Interviewing Cliches

I received an email out of the blue with interview questions for http://www.artshub.com.au/. Late one Saturday night I composed some quick responses, but as I proceeded got increasingly annoyed. The published version removed the tenor of my frustration so that  the outcome was more palatable clickbait for this sad job market sustaining the worst marginalized version of ‘the arts’ (i.e., ‘cultural value,’ ‘community,’ ‘lite provocation’). So, in full:

– Why is it important that students receive a broad education in design and media arts, rather than focussing on one particular discipline?
Design is the process of materialising preferred futures. Materialising futures does not just mean making this or that new thing. It means changing the way people live, opening up a new world. Any design worthy of the name transitions a range of everyday practices into new ways of living and working. This will always be a complicated process that involves convincing a range of people that resources – whether investors’ money, suppliers’ natural materials, users’ time and attention, etc –  should be redirected into materialising that future in an enduring way. Any act of design therefore involves multiple kinds of persuading and making.  Any creative practitioner who only knows one particular discipline will only ever be acting in service of other people’s visions for the future.

– As the cultural and media landscape is changing, how do the UNSW design and media arts degrees prepare students for a workforce with increasing automation and digitisation?

For most people in the global consumer class, digitisation has already happened and automation will not happen, at least not in the ways we are currently scaremongering.

I take digitisation to mean the process by which almost all everyday practices are mediated through data-manipulating devices. Digitisation means that no thing is any longer just what it is. A screen can be a keypad, and a motion detector, and a healthy living disciplinarian. This morphability in things is something that UNSW Art and Design graduates, skilled in creative practices and media arts, understand expertly, as producers, persuaders and deciders. That same screen is also part of business models that depend on gathering locational data and on-selling it. How to live appropriately in that world of surveillance capitalism is not something that UNSW design and media arts degree programs prepare students for. No degree anywhere is currently adequate to that challenge. The kind of graduates who are adequate to that challenge will be the kind of graduates who find the agency to say to certain tech developments, like the version of automation we are currently being sold, ‘No, I would prefer not to.’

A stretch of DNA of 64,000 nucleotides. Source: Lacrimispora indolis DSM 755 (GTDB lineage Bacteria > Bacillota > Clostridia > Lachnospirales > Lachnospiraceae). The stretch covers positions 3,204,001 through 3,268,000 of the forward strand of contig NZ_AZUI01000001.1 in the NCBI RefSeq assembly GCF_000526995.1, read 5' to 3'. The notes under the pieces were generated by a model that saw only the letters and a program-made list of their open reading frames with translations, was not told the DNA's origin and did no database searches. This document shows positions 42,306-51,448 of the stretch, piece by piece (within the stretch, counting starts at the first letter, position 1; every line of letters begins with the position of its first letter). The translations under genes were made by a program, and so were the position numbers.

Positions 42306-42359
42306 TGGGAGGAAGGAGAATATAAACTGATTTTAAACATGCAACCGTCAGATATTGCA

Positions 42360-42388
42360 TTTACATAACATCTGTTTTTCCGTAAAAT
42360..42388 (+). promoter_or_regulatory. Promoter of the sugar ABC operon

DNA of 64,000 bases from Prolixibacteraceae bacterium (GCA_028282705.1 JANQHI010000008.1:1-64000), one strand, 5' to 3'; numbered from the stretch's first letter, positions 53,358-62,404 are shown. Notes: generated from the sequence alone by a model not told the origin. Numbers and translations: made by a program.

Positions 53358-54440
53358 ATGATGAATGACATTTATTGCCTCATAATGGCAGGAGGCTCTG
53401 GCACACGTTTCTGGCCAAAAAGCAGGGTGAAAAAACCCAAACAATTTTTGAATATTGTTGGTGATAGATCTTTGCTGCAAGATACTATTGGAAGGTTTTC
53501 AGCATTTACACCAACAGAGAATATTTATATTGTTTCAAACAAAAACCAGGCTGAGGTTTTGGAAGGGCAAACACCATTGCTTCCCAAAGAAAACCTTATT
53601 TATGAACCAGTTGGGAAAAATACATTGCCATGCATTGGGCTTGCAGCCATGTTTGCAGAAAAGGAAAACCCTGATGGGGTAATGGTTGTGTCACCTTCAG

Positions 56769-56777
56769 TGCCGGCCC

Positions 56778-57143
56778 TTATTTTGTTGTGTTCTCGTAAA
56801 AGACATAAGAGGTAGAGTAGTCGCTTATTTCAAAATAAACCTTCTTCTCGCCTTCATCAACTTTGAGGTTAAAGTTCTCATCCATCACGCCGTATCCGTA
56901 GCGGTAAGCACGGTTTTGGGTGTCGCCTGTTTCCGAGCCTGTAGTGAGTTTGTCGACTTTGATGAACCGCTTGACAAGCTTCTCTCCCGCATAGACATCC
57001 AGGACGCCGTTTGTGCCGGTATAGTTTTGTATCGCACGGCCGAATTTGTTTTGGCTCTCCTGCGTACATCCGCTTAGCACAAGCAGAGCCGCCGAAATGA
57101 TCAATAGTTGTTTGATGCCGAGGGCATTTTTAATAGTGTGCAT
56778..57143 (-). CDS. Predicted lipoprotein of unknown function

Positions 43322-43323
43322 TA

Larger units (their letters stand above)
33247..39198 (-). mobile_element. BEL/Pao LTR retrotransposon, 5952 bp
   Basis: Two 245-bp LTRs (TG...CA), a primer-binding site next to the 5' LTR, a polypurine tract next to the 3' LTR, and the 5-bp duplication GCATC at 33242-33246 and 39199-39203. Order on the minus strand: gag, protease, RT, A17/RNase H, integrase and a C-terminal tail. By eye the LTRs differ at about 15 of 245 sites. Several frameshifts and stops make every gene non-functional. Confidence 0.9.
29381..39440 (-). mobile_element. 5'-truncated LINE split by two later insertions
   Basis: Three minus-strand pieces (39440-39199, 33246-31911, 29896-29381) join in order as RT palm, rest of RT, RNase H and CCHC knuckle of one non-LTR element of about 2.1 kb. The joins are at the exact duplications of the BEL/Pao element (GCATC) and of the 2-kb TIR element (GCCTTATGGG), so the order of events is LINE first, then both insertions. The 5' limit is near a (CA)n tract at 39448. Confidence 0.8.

Many processes are being automated, as they have for the last century, but the current hype exaggerates the capacity for robots to perform many of the activities that we humans value. Fuller levels of automation will only happen if our societies conform to lowered expectations for more regularised ways of living. Fully autonomous vehicles for instance need less variable roads – i.e., excluded pedestrians and cyclists. UNSW Art and Design graduates are the kinds of people who prize variety in human society. They will be the ones who reassert the value of living in non-automated worlds, rich in creative practices.

– There is a perception of teaching that suggest “those who can’t do, teach”. Do you think this oversimplifies or undervalues the role of creative educators in Australia? 

This offensive cliche forgets that those who do were at some point taught. This offensive cliche ignorantly thinks teaching is not a (creative) doing. This offensive cliche has no understanding of expertise – that it is precisely a moment at which you able to articulate your own practice sufficiently to also then relearn it. This offensive cliche knows nothing of the history of apprenticeship, the history of the university, the history of social change, the nature of post-natural evolution. This offensive cliche celebrates a blind commercialist doing that is grinding this planet into violent inequality and uninhabitable depletion.

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